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City of Boston, MBTA unveil digital billboards celebrating Asian American strength, resilience

Three designs that Amanda Phingbodhipakkiya created for the "We Are More" installation, now displayed around Boston.Amanda Phingbodhipakkiya

Amid Asian American and Pacific Islander Heritage Month, dozens of digital billboards around Greater Boston boast slogans supporting the country’s largest diaspora.

Stand with us, some read. We belong here. Protect our elders.

The signs are emblazoned with faces of people hailing from Korea to Bangladesh and crafted in a flurry of bold colors. A few plainly state that Asian American residents “are more than” a long list of stereotypes — more than “the future doctor,” “the straight A student,” “the helpless refugee,” “the nail lady,” “the Tiger mom.”

Together with the City of Boston and the MBTA, Chinatown’s Pao Arts Center stationed the signs in 80 locations.


To New York-based artist Amanda Phingbodhipakkiya, the “We Are More” installation is a reminder of the community’s strength, resilience, and individuality.

“As Asian Americans, we haven’t been given the full range or freedom to tell the diversity of our stories, which makes it so easy for us to be scapegoated,” she said in a phone interview. This campaign finally shows that “this is our home, and we won’t tolerate being shoved into these narrow boxes that have been predefined for us.”

It’s also a callback to the staggering rise in Anti-Asian violence and harassment over the past 18 months. Spurred by the COVID-19 pandemic, hate crimes against the community have increased by 60 percent in Boston between the beginning of 2020 and 2021, according to The Center for the Study of Hate and Extremism at Cal State San Bernardino.

The billboards serve as a joyous resistance to this violence, Phingbodhipakkiya said.

“Asian Americans have been cursed, pushed, spat on, kicked, shot, and killed,” she explained. “This is a manifestation of us no longer bearing our pain in the silence and not being cowed by bullies or bigots. We are here to stand. We are here to stay.”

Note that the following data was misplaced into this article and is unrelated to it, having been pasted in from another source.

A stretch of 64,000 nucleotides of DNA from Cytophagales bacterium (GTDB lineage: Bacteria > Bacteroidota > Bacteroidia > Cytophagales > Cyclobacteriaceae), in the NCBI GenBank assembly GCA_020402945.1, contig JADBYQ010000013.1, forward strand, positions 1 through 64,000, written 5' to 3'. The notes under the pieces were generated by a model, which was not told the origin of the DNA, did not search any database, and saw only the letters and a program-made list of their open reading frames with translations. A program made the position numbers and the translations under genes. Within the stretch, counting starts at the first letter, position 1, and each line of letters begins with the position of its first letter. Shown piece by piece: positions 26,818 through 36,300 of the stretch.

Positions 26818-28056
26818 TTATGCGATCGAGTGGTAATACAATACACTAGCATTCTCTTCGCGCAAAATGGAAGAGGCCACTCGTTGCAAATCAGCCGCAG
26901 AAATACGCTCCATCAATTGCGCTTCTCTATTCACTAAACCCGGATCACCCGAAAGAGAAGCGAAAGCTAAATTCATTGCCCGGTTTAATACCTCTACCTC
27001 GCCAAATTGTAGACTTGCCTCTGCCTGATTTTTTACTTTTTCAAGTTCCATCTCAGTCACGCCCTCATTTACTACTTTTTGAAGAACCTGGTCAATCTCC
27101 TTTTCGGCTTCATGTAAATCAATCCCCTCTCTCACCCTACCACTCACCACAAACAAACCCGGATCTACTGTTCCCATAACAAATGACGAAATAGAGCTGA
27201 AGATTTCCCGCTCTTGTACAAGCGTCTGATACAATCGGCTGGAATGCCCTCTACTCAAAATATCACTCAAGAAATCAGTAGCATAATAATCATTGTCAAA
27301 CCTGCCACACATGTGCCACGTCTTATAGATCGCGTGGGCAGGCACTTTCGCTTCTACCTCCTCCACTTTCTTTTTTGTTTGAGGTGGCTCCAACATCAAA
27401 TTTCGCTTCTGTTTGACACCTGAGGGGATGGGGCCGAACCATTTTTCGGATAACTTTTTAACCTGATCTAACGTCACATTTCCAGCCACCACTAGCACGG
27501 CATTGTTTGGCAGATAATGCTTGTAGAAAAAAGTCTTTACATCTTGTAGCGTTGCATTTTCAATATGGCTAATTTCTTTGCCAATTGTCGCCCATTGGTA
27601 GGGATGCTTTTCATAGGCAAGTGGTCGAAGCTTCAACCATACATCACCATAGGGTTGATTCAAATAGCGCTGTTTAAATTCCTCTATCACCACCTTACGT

Phingbodhipakkiya’s portraits display composites of people and stories she has collected through hundreds of conversations. The phrases that are part of the installation are borrowed from activists and the Stop Asian Hate Movement. The project is funded by the Boston Foundation, Nancy Wang Adams, Scott A. Schoen, Kevin Chang, and Schweizer Foundation for Arts and Innovation.

The Boston iteration is just one of several similar “We Are More” campaigns nationwide, born out of an original Times Square campaign.

In Boston, “We Are More” offers support and recognition for the Asian community where they already are — in Chinatown, Quincy, Malden, and beyond. It also serves as a PSA on public transportation, where the campaign holds “space for diversity,” two MBTA officials wrote in a statement.

“This is art literally in the streets,” said Ben Hires, who helped bring the work to the city as CEO of Boston Chinatown Neighborhood Center. “It’s on public transport that Asians, immigrants, and so many marginalized people are taking ever day, and have been taking through the pandemic.”

New York-based artist and educator Amanda PhingbodhipakkiyaMikayla Whitmore

Some folks reached out to Pao Arts Center director Cynthia Woo to say “We Are More” made them feel safer in public spaces and on the T. (The BCNC collaborated with Bunker Hill Community College to create the Pao Arts Center, a Chinatown arts and culture center in 2017.)

But the “We Are More” installation extends beyond the enduring dangers to AAPI people. Rather, it’s a respite from the grief, Phingbodhipakkiya said.


“My work is about transmuting pain, grief, and loss into something hopeful and beautiful,” she explained. “We deserve to live without fear. We deserve to live with hope and joy. We deserve to celebrate our Asian joy.”

Diti Kohli can be reached at diti.kohli@globe.com. Follow her on Twitter at @ditikohli_.

Diti Kohli can be reached at diti.kohli@globe.com. Follow her @ditikohli_.